Victor Moscoso, (born, 1936 in Oleiros, Galicia, Spain) Moscoso was the first of the rock poster artists of the 1960s era with formal academic training and experience. After studying art at Cooper Union in New York City and at Yale University, he moved to San Francisco in 1959. There, he attended the San Francisco Art Institute, where he eventually became an instructor.
After landing in the Haight at the genesis of the counterculture, Moscoso was hesitant to jump on the poster art bandwagon. To get in the game, he had to forget everything he had learned in art school about conventional graphic design. "I was trying to make the lettering legible," he recalled. "I was trying to get the message across quickly and simply. Because I was such a good student and learned the rules of good poster making, I was doing all the wrong things." The psychedelic form was to create posters that were nearly illegible, keeping the viewer as engaged (or confused) for as long as possible.
"Mouse and Kelley had come along and done the 'Zig Zag Man' poster and it knocked my socks off," Moscoso remembered. "It floored me. It was like Bob Dylan's The Ballad of The Thin Man. ‘Something is happening here and you don't know what it is,’ do you, Victor?'" But it didn't take Moscoso long to catch on. "I got hip to the trip right away," he said about bringing his own vision to the scene.
"I feel he was trying to cast off his New York slickness and fit into a more funky style," recalled Stanley Mouse, who liked Moscoso's "Quick and the Dead" poster for a 1966 Grateful Dead/Quicksilver Messenger Service concert so much that he framed it and hung it over his wood stove.
The poster artists used mechanical techniques that involved tracing art nouveau and antique images and using overlays of vibrating colors during the printing process.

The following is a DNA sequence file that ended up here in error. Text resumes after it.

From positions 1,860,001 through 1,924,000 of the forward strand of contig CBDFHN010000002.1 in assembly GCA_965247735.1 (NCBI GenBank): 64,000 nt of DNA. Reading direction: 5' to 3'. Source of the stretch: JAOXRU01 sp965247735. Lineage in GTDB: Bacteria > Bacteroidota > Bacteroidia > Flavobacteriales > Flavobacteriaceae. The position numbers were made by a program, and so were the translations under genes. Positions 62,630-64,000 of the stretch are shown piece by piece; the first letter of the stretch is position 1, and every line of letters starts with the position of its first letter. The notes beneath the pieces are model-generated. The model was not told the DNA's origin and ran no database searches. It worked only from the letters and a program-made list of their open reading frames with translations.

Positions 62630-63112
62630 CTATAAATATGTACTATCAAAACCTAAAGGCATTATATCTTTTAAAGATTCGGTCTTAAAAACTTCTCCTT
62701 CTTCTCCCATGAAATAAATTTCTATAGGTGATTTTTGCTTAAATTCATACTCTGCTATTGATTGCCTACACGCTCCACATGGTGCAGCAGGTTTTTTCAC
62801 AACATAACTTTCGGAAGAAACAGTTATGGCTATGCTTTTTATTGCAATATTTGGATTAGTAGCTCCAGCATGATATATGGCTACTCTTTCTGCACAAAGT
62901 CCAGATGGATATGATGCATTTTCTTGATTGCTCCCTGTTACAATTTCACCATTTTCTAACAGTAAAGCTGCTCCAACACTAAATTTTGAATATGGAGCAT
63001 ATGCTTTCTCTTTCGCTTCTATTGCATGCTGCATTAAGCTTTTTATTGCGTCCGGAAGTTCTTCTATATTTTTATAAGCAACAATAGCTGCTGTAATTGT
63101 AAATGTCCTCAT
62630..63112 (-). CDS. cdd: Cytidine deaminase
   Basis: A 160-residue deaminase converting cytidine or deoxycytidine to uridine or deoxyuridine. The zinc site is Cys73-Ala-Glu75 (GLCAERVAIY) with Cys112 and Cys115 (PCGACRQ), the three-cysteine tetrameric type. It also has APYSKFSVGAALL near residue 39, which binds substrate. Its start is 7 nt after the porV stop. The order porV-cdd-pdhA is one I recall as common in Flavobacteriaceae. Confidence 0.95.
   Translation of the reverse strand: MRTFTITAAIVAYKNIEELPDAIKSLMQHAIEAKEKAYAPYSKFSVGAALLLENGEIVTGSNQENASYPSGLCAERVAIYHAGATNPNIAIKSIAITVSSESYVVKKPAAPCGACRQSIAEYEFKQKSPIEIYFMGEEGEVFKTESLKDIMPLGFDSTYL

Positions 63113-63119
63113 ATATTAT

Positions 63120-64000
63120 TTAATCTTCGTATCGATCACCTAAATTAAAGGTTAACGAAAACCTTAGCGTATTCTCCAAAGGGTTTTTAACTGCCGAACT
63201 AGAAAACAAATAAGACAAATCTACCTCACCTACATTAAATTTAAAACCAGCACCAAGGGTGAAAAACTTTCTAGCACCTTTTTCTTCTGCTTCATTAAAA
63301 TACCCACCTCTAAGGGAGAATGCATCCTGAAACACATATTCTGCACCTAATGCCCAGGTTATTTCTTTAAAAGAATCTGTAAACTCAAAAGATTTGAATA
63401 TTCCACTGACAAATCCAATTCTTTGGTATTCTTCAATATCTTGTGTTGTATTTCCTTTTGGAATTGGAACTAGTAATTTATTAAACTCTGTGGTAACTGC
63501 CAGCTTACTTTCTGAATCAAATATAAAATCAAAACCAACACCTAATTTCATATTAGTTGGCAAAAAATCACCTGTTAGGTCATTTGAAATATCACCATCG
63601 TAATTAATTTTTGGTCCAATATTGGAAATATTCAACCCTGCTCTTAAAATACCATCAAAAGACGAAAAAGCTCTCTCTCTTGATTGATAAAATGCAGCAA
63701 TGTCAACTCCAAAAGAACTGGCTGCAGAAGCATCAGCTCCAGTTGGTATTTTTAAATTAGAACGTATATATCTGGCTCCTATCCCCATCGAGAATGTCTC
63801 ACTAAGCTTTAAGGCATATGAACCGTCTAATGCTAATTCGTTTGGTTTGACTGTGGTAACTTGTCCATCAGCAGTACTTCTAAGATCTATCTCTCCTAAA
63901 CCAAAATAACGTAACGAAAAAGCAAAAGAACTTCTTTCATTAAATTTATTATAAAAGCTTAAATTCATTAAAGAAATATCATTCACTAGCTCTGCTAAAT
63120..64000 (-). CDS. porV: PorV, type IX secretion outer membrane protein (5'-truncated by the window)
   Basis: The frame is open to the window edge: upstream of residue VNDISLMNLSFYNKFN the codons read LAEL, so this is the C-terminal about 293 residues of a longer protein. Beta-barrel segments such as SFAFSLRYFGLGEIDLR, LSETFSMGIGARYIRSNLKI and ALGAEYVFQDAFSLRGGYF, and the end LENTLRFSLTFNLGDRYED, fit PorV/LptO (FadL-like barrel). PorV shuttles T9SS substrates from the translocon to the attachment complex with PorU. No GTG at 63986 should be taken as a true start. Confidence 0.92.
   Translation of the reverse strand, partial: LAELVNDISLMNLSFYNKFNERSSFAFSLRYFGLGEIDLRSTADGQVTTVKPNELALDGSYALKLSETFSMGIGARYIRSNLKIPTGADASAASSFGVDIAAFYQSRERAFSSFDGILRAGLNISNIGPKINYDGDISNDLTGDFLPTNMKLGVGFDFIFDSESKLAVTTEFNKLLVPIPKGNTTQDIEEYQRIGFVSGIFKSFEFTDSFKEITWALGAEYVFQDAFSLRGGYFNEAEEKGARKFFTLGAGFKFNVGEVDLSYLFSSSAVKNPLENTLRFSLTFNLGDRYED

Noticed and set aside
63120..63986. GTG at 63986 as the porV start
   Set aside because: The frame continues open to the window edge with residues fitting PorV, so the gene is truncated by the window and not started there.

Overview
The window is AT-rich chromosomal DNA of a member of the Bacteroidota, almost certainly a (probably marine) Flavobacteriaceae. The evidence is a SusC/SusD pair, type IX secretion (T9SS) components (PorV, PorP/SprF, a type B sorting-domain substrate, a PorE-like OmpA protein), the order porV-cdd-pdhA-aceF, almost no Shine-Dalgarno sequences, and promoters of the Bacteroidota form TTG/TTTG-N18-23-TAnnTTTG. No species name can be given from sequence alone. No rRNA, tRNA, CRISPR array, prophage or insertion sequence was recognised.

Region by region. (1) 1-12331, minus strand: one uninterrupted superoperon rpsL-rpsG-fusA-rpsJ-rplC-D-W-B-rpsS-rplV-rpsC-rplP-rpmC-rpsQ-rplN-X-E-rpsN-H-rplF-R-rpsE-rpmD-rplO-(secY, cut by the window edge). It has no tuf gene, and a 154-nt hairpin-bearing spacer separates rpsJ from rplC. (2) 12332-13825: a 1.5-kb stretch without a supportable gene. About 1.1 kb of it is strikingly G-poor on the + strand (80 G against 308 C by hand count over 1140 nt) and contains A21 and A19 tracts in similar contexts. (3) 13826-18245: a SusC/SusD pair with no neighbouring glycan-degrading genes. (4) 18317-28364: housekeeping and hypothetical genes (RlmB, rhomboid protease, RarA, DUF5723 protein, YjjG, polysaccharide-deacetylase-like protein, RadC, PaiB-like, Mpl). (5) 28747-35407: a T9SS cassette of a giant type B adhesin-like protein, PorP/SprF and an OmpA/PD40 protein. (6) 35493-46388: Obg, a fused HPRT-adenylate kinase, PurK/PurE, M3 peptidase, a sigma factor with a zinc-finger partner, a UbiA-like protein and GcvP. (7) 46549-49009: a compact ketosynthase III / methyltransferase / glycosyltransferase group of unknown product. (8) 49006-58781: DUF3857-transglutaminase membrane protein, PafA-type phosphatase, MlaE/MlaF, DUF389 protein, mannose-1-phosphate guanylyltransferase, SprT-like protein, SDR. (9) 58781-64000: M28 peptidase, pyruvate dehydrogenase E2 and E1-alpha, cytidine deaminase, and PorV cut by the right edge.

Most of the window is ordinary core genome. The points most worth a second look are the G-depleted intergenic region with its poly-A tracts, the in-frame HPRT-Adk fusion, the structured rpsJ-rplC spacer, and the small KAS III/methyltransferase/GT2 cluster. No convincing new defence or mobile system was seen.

Mouse remembers that Moscoso was particularly adept at taking electric colors and arranging them in ways that made his posters look as if the images were moving on the paper. "He would actually get animation going in the way he used reds, yellows and blues," Mouse explained. "Victor did some really involved positive and negative overlays that would escape most peoples' mental abilities. And he had a fine hand that was technical and masterful and that not many people possess."
Moscoso was the first of San Francisco’s “Big Five” psychedelic poster artists to create his own poster series. He named it Neon Rose. Moscoso had approached the owners of The Matrix (the San Francisco rock club where major bands like The Doors, Jefferson Airplane, and Big Brother & The Holding Company played), offering to give the club 200 free posters for each Matrix show if he could print as many others as he could afford, and sell them. They took the deal.
Moscoso’s Neon Rose posters for The Matrix brought his work international attention during the Summer of Love 1967. He had pioneered the use of vibrating colors to create the ‘psychedelic’ effect in poster art. About that Moscoso said, “The musicians were turning up their amplifiers to the point where they were blowing out your eardrums. I did the equivalent with the eyeballs . . .”
Victor Moscoso also was the first of the Big Five to have his posters shown in the Museum of Modern Art in New York. His work is in the Victoria and Albert Museum in London, and in the Library of Congress. The Neon Rose Series of posters is one of the crown jewels of the psychedelic poster era.